- Oops!Something went wrong.Please try again later.
If there is anything in Washington that might — and I emphasize might — generate bipartisan support, it will be an infrastructure bill. While Congress and the president will undoubtedly debate the cost of such a bill, very few would argue that America’s infrastructure doesn’t need significant upgrading and modernizing.
President Biden and Transportation Secretary Pete Buttigieg have already met with a bipartisan group of senators to discuss the critical need for investing in modern and sustainable American infrastructure. And while this examination includes traditional transportation modes like roads, airports, railroads, and ports, it also includes support for water and sewer systems, power grids, renewable energy, and universal broadband networks.
One priority that we have heard from both the president and the secretary is the importance of improving and expanding our passenger rail system. They have identified the need to build a more robust high-speed rail service throughout the country to support our global competitiveness as other countries like China outpace the U.S. when it comes to investing in high-speed rail.
Investing in America’s aging infrastructure across urban and rural areas would advance our economic recovery from the COVID-19 pandemic, create millions of good-paying jobs, and promote our ability to compete and succeed in the global economy.
We do not have to look too far to see the issues facing Americans due to inadequate or antiquated infrastructure. The recent breakdown of the power grid in Texas during the recent winter storms shows that more should be done to ensure basic systems can withstand these events. Millions were without power for days, water systems failed, and hospitals struggled to remain open because of the conditions.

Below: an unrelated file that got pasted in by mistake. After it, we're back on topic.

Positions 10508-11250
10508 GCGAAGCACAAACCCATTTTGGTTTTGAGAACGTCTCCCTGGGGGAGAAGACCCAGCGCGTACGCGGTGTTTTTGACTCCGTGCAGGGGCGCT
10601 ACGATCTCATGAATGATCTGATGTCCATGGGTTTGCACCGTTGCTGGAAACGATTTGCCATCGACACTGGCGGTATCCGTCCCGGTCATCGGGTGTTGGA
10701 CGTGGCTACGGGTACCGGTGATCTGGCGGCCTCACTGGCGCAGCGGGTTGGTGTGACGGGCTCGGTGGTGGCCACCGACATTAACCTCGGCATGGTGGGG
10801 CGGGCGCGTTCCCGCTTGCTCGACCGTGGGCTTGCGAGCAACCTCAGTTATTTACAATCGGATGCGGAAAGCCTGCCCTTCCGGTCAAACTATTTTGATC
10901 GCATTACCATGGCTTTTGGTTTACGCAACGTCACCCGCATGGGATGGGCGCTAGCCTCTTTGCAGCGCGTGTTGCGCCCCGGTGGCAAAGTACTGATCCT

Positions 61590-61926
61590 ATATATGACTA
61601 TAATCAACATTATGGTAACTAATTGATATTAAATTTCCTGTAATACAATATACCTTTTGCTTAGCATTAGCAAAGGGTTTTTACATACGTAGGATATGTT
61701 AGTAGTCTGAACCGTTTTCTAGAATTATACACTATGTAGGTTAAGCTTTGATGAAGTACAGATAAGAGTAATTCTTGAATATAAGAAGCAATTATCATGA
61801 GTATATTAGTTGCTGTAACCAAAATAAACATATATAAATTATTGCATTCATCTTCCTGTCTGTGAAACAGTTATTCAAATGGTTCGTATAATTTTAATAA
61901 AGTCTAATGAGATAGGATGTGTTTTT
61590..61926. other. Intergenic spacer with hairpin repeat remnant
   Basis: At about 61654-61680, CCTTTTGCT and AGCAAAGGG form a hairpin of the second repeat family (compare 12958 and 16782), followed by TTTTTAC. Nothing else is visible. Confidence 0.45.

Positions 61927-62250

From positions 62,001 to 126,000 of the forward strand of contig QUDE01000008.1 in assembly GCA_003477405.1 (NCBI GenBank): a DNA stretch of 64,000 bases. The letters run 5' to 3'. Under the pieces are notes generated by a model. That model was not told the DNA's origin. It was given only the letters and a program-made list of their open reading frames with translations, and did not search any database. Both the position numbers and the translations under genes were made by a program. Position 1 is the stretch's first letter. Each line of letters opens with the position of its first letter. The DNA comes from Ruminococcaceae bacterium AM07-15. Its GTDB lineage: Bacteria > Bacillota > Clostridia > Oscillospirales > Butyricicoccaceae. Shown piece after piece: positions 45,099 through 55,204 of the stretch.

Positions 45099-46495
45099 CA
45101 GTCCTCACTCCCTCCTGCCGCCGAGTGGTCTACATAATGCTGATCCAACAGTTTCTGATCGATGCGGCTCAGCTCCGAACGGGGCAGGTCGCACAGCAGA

Here at home, South Carolinians are no stranger to infrastructure challenges. Following the floods of October 2015, vital components suffered significant damage, including the Columbia Canal, which has yet to be repaired because of the costs. And, as a result of the issues in Texas, Gov. Henry McMaster tasked officials to review the state’s power grid to evaluate its ability to withstand such storms.
South Carolina Congressman and Majority Whip Jim Clyburn has also been a strong advocate for rural broadband investment. The COVID-19 pandemic has shown the apparent need to invest in universal broadband for education and our economy.
While the details of an infrastructure bill have not been finalized, President Biden campaigned on a $2 trillion investment plan for infrastructure, and Democratic Senators have discussed a $3 trillion investment. White House Press Secretary Jen Psaki has stated that infrastructure funding plans will not be finalized until the stimulus package is passed.
At the same time legislation is being discussed, House members are considering restoring the ability for legislators to “earmark” funding for projects. While there will likely be limits on the extent of these earmarks, they have historically been a funding mechanism for infrastructure projects.
While it is still unclear what the legislation will include, now is the time for us to work with local, state, and federal officials to engage with our Congressional delegation to demonstrate the need for infrastructure projects that are needed and which will significantly impact our communities and the economy.
Coble is a Richland County Council member and a former mayor of Columbia.